Practicing ArchitecturePracticing Architecture
Home Offices and Outdoor Living Spaces are Top Choices for Special Function Areas in Homes
Residential architects report second quarter setback in business conditions
By Kermit Baker, Hon. AIA
Summary: Homes are currently being designed with an eye toward affordability due to the dramatic decline in house prices in recent years in most areas of the country. Still, many households are willing to invest in home features, systems, and products that promote greater energy efficiency and accessibility throughout the home. Even with the general downsizing of homes, residential architects are reporting growing interest in outside living spaces, home offices, and mud rooms.
Businesswise, residential architecture firms reported a softening of business conditions at their firms during the second quarter, a trend that held for firms in every major region of the country. Project backlogs (the amount of design work currently in-house) remain very low. By construction sector, homes priced at the lower end of the price spectrum are doing somewhat better at present, while second homes and vacation homes remain the weakest sector. Remodeling projects are reported to be growing at a healthy pace according to residential architects.
These are some key findings from the AIA’s Home Design Trends Survey for the second quarter of 2010. Almost three hundred residential architects, covering all facets of the residential design profession, were surveyed on emerging design preferences of households.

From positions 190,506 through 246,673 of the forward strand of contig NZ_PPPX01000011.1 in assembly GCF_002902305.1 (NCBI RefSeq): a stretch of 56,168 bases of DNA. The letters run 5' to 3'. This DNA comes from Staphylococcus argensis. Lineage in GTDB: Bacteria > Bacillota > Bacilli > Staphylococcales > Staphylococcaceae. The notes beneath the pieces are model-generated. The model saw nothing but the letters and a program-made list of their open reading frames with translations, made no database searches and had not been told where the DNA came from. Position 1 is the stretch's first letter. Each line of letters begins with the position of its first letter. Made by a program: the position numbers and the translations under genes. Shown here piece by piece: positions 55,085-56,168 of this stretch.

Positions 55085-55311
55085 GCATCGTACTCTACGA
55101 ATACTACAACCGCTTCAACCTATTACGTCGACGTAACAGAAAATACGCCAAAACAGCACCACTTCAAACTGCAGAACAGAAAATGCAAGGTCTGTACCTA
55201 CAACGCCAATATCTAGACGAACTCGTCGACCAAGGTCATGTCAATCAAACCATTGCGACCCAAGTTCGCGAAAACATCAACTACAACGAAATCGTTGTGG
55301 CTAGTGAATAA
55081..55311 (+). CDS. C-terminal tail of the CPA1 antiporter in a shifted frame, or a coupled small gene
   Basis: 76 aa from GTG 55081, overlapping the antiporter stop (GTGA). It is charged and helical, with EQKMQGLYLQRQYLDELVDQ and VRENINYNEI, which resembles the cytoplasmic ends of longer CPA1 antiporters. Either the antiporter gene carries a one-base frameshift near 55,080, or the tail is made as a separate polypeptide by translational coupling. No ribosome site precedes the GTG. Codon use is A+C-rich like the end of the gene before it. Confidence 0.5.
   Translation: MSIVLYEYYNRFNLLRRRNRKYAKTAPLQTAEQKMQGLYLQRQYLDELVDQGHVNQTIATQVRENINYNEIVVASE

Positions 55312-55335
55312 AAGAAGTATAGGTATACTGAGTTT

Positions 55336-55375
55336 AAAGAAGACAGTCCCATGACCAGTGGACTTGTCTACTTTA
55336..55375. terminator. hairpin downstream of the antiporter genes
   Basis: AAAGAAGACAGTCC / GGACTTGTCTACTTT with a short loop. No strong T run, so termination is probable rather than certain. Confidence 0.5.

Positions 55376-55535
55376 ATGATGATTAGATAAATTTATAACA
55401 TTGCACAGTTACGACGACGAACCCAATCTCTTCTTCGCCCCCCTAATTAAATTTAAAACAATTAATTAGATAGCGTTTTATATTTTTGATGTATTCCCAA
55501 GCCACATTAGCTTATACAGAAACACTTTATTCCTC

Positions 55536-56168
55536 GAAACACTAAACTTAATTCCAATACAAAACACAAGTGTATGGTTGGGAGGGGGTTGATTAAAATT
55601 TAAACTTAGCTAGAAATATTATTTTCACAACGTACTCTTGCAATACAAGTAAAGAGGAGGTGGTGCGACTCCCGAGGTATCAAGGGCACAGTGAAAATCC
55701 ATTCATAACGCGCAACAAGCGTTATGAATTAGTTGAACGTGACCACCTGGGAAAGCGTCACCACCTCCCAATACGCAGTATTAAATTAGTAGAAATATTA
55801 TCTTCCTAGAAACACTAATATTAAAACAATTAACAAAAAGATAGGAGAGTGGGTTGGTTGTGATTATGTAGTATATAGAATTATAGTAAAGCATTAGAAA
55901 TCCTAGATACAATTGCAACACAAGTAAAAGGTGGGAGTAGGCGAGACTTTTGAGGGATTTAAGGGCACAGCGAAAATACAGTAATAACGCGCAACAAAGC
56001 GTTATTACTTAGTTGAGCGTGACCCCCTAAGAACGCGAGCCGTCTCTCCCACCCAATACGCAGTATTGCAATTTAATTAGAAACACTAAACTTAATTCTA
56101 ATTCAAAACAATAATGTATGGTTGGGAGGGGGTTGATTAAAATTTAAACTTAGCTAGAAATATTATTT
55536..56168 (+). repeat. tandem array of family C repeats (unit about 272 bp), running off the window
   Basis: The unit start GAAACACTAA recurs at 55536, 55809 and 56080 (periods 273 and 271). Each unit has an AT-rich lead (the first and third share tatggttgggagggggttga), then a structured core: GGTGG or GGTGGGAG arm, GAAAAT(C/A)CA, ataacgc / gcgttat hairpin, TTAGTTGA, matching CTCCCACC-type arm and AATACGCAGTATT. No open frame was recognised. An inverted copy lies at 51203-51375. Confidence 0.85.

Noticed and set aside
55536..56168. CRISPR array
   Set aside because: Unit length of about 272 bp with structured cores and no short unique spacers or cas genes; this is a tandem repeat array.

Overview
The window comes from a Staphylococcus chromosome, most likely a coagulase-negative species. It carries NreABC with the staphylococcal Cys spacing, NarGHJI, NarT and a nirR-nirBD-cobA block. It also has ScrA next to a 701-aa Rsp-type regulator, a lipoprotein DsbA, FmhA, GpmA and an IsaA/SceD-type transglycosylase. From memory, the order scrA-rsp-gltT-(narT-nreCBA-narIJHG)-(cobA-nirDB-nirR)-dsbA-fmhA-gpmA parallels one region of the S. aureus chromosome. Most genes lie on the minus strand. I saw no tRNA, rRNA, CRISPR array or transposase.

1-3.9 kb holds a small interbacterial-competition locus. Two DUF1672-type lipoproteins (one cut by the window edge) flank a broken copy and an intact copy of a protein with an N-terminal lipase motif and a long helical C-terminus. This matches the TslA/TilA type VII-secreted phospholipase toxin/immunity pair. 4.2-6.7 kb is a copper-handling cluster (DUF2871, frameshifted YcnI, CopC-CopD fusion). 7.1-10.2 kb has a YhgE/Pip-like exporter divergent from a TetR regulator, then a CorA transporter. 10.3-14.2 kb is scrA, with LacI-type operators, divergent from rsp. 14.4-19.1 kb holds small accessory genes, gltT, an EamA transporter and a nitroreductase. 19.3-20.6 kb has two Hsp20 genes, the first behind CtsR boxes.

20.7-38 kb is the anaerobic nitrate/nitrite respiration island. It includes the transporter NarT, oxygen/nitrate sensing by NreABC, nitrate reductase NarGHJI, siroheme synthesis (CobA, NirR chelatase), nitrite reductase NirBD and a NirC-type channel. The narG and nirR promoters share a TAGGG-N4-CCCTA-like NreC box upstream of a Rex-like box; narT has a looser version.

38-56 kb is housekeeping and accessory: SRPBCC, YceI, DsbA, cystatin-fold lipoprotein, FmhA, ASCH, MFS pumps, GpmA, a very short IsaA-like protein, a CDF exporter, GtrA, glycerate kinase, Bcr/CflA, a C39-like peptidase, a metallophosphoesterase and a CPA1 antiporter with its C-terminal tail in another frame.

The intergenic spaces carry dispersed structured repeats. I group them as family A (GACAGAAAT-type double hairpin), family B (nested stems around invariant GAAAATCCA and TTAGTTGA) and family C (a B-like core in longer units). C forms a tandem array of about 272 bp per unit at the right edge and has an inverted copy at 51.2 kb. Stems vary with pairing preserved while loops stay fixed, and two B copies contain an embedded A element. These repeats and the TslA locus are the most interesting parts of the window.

Households scaling back
The precipitous decline in house prices over the past five years and the resulting growth in the number of homeowners with delinquent mortgages or mortgages in foreclosure has dramatically changed the way that households are making decisions, as well as using the space within their homes. So, for example, when we asked residential architects for the most popular special function room in homes at present, very few mentioned previously popular upscale examples.
Special function rooms that remain popular include home offices, outdoor living spaces, and mud rooms. Home offices appeal to telecommuting workers as well as to the growing number individuals who work exclusively out of their home. Outdoor living areas and outdoor rooms reflect the growing interest in expanding the household’s living space into the outdoors. Interest in mud rooms reflects the need for additional closets and other storage space, as well as the increasing informality of space in the home (Figure 1).
With the downsizing of homes, special function rooms have been disappearing. For media rooms/home theaters, exercise/fitness rooms, hobby/game rooms, home workshops, kid’s wings/guest wings, interior kennels, and interior greenhouses, a growing share of residential architects responding to this survey indicated that interest in these spaces was declining. This leaves only a few examples (notably outside living areas and home offices) where there was general consensus among residential architects that interest among households is increasing (Figure 2).